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Using a Chromebook: First Impressions

Using a Chromebook: First Impressions

As noted, I’ve been using a Chromebook for about three weeks now. My machine is a Samsung Series 5 with 12.1” screen and both Wi-Fi and 3G connectivity built in. This is the highest-priced Chromebook currently available, selling for $499.99. Samsung also makes a Wi-Fi-only model (no 3G) that sells for $429.99. In addition, Acer should soon be releasing its 11.6” AC700 Chromebook, available in both Wi-Fi-only ($349.99) and Wi-Fi/3G ($429.99) versions.

My first observation is a practical one – I’m not sure it’s worth it to get the 3G version. It seems like there’s a Wi-Fi connection everywhere I go, and my Chromebook seldom if ever switches to 3G data mode. (It comes with 100 MB per month of free 3G data access from Verizon, by the way.)

That said, if I didn’t have a reliable Wi-Fi connection, the 3G would be a necessity. That’s because nothing, absolutely nothing, is stored on the Chromebook itself. It only has 16 MB of internal storage, of the solid state variety, and that’s not enough to hold much of anything. If you want to store data locally, you’ll need to insert a USB flash drive, but even that has limitations. Google fully intends for Chromebooks to utilize web-based storage, so you need to get use to that.

This means, of course, that there’s a lot of stuff you can’t do with a Chromebook. Want to run Microsoft Word? Can’t. Want to edit photos with Photoshop? Can’t. Want to call someone with Skype? Can’t. That’s just the way it is in Chrome’s world of web-based computing.

This forces you to find web-based alternatives for all your old software programs. For Word users, that means either Google Docs or Microsoft’s Word Web Application. For photo editing, it’s Adobe Photoshop Express. For Skype, it’s... well, there’s no web-based alternative for Skype; you have to install the Skype software client for it to work, and you can’t do that in Chrome. So there’s no Skype alternative.

If you do download a file to your Chromebook, you need to find some way to offload it to external storage. You think you’d be able to use a USB flash drive for this, but no such luck; Chrome’s rather rudimentary File Manager does not include a copy command. (That’s right – no file copying in Chrome!) Instead, you’re forced into a bit of a workaround, where you upload the file to the web and then download it to an external USB drive. For example, if you copy a JPG file from your Chromebook to an external device, you have to upload it to Google’s Picasa Web Albums site, and then download it from Picasa to a USB drive connected to your Chromebook. It’s a very Rube Goldberg-like way to perform what should be a common task.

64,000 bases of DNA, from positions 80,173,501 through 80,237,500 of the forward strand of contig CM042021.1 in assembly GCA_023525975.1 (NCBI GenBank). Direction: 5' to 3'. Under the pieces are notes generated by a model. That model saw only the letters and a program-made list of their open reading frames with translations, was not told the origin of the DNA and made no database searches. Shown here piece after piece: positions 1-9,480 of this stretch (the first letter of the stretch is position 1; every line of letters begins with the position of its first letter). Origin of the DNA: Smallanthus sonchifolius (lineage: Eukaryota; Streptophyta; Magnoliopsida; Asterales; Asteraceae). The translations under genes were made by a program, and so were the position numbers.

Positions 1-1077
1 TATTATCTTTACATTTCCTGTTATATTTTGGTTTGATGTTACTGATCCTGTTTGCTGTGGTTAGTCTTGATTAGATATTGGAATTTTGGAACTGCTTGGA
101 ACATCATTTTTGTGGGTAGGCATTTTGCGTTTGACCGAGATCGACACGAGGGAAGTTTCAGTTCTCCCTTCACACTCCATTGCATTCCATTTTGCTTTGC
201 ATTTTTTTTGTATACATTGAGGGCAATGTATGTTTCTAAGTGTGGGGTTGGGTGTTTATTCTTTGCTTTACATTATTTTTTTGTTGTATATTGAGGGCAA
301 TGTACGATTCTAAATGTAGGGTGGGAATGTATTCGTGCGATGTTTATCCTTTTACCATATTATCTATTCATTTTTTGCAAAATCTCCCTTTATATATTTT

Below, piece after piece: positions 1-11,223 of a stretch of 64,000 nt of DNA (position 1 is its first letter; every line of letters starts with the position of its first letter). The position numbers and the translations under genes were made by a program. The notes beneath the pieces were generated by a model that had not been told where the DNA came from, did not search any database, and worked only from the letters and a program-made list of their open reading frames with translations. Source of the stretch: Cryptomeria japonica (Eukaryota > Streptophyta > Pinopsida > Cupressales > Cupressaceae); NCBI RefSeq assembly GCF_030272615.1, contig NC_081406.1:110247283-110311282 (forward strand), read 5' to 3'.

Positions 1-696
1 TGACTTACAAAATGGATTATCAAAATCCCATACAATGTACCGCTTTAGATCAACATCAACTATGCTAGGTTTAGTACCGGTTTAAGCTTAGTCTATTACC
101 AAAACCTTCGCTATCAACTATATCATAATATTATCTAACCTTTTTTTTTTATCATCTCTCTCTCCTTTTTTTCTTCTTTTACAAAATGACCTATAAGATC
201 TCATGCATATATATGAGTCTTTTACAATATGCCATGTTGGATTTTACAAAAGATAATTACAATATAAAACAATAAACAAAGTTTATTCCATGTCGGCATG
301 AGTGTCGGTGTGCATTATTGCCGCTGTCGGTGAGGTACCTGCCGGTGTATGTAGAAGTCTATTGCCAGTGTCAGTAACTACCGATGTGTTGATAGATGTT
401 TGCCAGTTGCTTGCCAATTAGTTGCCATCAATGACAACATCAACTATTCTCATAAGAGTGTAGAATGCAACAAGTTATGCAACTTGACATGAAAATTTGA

Another challenge comes when it comes to print a file. The Chrome OS doesn’t come with printer drivers for various printers, as you’re used to with Windows. Indeed, Chrome doesn’t have any built-in print functionality at all. Instead, you need to work with the Google Cloud Print service, which requires a Cloud-ready printer or access to an existing printer connected to a Windows or Mac computer. On one hand, this relieves Google of the expense (and operating overhead) of trying to maintain compatibility with thousands of different models of printers. On the other hand, it requires the user to go through a totally foreign process for registering a printer with the service. That said, once you get it working, you don’t even know it’s there; it just outsources a function that we’re used to having built into the operating system.

By the way, I haven’t run into many problems with compatibility. Unlike Apple’s iPad, Chrome OS runs Flash just fine, so websites look and work as they should. It’s a perky little machine when loading web pages, at least on an average broadband connection. I’ve run into no problems accessing those websites I frequent most.

Once you get used to Chrome’s different way of doing things, using a Chromebook isn’t that different from using a Windows or Mac notebook. You’re not in Windows world anymore, but since more and more of what we do is done on the web anyway, having the browser as OS works somewhat naturally. If all you do is use Facebook and email and browse the web, you won’t notice the difference.

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